Background: Osteopenia and osteoporosis are commonly seen in inflammatory bowel disease (IBD). Vitamin D deficiency potentially contributes to diminished bone acquisition in childhood.
Objectives: The objectives of this study were to assess vitamin D in a group of Australian children with IBD and to ascertain associations between vitamin D status and key clinical factors, for example disease location and severity.
Methods: Data were obtained retrospectively from the records of children with IBD who had at least one measurement of serum 25-hydroxyvitamin D (25(OH)D) over a two-year period. Demographic variables, disease activity, inflammatory markers, disease location, duration, and therapy were recorded. Moderate and severe deficiency were defined as 25(OH)D <51 nmol/l and <30 nmol/l, respectively. Insufficiency was defined as 25(OH)D between 51 and 75 nmol/l.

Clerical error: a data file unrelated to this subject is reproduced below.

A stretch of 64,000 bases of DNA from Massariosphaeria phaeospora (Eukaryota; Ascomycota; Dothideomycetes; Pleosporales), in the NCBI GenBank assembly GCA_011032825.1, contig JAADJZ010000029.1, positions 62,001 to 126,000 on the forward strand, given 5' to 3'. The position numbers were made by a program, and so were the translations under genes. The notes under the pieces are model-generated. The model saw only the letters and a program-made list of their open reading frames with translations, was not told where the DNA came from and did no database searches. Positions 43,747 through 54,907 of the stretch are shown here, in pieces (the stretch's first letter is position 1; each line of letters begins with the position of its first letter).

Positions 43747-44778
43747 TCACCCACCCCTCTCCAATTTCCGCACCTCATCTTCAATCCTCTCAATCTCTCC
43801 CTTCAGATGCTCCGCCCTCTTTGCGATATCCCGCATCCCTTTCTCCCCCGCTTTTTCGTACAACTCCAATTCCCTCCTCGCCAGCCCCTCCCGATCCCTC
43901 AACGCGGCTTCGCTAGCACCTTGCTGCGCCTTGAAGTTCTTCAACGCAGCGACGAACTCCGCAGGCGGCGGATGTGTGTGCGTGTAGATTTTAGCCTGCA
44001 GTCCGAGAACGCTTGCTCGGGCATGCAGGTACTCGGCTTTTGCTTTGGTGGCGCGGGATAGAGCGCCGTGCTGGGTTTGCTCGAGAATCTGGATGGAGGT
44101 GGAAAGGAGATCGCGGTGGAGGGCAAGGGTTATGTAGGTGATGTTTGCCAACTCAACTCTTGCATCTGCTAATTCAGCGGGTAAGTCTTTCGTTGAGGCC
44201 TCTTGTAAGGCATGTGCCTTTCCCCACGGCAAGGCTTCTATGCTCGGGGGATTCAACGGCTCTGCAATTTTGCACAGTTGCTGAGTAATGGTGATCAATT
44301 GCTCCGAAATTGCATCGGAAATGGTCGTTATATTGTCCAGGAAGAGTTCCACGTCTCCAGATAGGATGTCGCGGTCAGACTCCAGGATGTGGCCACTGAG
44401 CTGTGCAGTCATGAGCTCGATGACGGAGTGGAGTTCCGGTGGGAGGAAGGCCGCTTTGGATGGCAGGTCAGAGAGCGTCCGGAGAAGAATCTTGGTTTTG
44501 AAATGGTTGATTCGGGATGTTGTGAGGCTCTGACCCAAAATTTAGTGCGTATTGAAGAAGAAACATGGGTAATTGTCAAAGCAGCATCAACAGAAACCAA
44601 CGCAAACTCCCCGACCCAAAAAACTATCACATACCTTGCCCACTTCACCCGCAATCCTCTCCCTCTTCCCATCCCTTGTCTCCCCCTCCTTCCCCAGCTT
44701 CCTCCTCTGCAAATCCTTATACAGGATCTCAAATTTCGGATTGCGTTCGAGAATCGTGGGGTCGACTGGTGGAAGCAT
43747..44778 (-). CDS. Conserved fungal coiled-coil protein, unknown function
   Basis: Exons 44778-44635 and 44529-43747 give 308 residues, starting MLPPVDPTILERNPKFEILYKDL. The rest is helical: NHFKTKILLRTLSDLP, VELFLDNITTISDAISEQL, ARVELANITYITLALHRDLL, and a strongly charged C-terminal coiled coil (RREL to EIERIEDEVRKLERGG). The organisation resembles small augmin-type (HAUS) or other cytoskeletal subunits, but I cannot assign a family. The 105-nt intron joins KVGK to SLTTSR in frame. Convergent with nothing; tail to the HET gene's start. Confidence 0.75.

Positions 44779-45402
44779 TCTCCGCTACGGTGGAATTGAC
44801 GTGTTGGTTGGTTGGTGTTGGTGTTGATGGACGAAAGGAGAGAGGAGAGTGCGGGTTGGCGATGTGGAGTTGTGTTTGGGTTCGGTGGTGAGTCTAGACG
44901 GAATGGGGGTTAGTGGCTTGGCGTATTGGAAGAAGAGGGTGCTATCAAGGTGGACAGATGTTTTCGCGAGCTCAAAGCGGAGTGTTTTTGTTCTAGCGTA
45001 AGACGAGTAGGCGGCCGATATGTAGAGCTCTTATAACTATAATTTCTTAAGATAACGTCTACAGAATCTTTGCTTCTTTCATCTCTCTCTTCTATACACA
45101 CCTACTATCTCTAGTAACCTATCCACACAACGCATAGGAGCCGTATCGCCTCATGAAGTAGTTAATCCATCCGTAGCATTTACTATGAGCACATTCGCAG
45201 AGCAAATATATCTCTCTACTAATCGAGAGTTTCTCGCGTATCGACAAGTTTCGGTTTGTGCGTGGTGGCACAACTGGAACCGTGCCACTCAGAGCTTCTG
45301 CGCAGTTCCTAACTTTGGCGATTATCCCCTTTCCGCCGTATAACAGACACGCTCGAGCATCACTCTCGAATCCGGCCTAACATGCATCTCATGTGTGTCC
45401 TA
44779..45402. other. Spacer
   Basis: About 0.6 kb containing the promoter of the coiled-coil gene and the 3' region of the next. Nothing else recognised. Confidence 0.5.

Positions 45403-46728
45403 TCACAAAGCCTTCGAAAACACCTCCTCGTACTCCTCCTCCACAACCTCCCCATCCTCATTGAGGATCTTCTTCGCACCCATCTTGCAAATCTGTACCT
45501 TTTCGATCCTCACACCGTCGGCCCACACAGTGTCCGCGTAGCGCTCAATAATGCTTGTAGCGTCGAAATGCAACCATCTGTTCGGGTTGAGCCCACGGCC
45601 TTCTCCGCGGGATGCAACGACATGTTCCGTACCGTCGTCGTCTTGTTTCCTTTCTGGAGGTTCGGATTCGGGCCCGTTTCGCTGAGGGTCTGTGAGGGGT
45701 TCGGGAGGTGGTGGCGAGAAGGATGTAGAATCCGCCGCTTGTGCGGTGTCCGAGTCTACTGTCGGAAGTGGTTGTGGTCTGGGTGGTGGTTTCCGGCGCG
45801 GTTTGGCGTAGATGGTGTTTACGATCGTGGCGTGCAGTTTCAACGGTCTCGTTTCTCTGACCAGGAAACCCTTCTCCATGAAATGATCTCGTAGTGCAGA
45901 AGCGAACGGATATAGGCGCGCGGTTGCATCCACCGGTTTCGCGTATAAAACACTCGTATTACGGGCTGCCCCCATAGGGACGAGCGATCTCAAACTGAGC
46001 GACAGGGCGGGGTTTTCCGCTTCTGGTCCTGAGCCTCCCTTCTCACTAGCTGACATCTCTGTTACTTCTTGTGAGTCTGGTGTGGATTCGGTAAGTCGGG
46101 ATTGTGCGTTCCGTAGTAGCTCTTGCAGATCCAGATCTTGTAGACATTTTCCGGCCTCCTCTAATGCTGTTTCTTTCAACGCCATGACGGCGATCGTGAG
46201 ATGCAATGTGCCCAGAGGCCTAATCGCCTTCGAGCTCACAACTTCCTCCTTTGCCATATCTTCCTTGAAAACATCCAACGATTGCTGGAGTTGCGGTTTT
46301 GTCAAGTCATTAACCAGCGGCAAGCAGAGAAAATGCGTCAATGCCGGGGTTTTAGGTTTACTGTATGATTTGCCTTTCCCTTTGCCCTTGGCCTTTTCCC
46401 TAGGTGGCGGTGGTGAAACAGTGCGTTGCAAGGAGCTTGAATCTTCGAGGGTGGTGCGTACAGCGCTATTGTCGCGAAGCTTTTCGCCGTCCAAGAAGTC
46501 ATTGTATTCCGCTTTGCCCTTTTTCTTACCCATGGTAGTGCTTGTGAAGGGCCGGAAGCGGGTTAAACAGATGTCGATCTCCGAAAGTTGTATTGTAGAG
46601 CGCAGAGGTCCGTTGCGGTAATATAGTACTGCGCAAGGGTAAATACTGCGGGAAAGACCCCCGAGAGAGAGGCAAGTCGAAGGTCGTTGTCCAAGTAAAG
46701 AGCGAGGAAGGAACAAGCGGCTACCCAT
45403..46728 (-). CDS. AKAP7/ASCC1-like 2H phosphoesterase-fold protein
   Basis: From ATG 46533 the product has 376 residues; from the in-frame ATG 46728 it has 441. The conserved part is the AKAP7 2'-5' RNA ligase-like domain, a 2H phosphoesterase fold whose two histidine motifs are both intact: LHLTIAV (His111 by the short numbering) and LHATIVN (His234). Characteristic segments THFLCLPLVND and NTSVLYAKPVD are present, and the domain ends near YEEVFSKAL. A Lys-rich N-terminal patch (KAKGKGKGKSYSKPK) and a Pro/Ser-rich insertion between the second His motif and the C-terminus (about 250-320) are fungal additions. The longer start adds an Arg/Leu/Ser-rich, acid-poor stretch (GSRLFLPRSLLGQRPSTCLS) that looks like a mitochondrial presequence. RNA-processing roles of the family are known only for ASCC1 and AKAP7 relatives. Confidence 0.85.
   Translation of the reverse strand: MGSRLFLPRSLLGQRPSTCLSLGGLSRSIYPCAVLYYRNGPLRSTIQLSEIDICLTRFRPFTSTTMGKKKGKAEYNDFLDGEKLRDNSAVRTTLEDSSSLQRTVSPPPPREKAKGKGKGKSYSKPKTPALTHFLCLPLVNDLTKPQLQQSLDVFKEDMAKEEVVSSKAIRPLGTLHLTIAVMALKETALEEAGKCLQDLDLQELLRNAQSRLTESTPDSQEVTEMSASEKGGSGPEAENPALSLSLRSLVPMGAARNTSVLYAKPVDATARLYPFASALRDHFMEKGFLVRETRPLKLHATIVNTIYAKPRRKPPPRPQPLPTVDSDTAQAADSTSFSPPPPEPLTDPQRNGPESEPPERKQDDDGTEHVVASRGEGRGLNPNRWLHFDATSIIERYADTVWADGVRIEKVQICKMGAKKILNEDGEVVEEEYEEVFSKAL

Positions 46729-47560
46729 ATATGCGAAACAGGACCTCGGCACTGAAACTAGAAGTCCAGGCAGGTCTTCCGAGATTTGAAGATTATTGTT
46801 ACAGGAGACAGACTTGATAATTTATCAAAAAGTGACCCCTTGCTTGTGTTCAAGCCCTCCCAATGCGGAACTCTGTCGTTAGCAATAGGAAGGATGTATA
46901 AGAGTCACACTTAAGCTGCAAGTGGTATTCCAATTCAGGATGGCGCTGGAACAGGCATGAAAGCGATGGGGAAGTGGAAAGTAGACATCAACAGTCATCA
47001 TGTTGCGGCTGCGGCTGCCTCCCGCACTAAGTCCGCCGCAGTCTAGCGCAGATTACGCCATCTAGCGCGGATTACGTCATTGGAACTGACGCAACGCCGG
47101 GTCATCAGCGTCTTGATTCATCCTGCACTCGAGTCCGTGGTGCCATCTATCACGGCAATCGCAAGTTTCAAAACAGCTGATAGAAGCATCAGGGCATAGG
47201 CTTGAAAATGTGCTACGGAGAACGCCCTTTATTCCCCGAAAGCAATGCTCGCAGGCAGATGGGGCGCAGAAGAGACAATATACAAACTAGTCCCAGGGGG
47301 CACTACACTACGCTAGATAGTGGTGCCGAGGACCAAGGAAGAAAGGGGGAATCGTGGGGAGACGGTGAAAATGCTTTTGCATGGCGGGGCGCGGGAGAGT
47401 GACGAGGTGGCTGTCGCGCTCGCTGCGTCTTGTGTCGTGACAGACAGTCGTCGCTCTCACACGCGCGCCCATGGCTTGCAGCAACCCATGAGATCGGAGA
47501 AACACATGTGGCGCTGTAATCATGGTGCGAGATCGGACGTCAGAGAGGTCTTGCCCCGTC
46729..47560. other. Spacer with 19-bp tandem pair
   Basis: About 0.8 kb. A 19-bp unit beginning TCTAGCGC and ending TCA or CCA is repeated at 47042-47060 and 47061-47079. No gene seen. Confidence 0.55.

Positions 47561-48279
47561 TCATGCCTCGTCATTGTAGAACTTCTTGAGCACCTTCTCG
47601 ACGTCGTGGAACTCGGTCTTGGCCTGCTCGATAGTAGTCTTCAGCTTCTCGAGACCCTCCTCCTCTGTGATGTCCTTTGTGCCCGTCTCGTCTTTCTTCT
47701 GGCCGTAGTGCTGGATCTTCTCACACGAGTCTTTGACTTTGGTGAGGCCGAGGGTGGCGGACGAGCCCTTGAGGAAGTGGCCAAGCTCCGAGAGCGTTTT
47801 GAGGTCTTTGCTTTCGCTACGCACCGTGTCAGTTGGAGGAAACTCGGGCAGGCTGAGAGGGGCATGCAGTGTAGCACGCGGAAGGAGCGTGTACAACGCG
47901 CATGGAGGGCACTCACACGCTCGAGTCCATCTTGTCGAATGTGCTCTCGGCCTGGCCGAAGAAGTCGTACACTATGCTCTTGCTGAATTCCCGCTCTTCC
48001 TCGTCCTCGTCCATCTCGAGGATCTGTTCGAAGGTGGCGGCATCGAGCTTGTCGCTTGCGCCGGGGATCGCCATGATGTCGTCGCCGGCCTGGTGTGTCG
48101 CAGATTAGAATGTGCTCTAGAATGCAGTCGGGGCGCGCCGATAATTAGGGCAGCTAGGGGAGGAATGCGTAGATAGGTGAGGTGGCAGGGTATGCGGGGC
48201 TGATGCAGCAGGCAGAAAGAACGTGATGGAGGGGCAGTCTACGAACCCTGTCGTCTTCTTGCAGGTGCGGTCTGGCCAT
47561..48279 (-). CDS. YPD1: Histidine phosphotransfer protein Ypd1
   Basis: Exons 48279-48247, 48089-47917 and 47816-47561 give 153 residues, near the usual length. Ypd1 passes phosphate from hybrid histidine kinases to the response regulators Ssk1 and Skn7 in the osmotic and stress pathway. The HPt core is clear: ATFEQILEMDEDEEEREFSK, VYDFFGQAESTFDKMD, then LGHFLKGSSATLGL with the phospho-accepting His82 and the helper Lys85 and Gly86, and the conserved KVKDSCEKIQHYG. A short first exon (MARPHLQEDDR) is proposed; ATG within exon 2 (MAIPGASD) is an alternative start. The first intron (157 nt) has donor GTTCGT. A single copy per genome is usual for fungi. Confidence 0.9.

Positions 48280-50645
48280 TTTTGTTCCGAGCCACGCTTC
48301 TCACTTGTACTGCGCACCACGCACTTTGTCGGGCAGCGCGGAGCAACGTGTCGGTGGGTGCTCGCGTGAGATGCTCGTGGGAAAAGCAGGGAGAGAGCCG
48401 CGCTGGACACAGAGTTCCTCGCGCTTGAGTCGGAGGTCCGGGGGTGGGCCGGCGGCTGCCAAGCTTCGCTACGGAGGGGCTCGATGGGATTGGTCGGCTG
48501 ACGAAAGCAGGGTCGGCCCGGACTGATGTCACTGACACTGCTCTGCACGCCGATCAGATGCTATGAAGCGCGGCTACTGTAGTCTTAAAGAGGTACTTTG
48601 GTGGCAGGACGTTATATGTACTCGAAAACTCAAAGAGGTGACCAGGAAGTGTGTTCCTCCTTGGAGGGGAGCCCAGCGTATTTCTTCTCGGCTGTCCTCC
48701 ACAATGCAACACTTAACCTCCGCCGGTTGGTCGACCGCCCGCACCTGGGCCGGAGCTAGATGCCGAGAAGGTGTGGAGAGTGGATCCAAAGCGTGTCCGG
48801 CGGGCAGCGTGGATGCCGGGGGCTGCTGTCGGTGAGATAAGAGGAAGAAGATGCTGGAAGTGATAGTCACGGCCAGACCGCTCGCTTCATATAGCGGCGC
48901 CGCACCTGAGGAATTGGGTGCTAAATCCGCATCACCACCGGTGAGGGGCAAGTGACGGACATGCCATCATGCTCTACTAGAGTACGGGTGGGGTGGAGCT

Results: Overall, the mean 25(OH)D level in 78 children (104 measurements) was 71.2 (SD ± 26.5) nmol/l. Fifteen (19%) children were vitamin D deficient and 30 (38%) children were insufficient. Levels of 25(OH)D were not associated with disease location or use of immunosuppressive drugs. Children with vitamin D deficiency had greater corticosteroid exposure than those with normal status (P = 0.001). The mean 25(OH)D of 38 children treated with nutritional therapy at diagnosis was higher than for 17 children initially treated with corticosteroids (P = 0.04).
Conclusions: A high proportion of these Australian children with IBD were vitamin D deficient. This emphasizes the importance of monitoring vitamin D status, and treating deficiency, in the management of pediatric IBD. The possible benefit of nutritional therapy in protection against vitamin D deficiency requires further prospective study.